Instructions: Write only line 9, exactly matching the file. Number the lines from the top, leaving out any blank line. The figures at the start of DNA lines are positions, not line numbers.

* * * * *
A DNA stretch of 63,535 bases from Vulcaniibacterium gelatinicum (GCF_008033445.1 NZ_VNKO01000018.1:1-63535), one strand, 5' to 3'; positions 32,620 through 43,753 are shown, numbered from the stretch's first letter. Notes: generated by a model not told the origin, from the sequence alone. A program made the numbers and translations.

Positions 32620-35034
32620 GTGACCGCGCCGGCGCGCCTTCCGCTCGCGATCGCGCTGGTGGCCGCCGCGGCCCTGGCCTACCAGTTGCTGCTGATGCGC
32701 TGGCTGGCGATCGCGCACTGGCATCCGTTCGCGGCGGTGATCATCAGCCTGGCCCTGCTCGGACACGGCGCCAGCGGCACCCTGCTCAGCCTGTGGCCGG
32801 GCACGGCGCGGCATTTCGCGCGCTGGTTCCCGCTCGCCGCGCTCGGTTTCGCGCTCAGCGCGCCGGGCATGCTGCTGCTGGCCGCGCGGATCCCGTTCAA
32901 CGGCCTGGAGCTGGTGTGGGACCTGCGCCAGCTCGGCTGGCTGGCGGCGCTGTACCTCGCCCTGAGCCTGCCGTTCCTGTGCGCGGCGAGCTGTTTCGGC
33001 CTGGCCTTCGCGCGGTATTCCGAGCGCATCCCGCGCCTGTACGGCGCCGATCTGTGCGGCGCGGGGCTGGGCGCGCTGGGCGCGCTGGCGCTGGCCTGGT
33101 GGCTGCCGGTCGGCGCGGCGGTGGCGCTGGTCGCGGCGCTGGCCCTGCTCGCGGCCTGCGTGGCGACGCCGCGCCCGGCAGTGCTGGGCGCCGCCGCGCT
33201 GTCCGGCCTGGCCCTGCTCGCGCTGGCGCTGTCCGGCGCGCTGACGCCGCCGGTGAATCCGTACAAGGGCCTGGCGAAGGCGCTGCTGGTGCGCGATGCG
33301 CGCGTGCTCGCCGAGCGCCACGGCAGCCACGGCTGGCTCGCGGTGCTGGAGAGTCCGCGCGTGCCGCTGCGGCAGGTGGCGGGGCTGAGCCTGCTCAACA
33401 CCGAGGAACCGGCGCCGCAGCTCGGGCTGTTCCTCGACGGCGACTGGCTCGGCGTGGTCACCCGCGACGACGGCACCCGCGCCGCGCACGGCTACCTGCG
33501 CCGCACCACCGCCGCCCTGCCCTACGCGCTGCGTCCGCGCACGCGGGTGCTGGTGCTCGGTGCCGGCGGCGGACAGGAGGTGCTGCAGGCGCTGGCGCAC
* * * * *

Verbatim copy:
33201 GTCCGGCCTGGCCCTGCTCGCGCTGGCGCTGTCCGGCGCGCTGACGCCGCCGGTGAATCCGTACAAGGGCCTGGCGAAGGCGCTGCTGGTGCGCGATGCG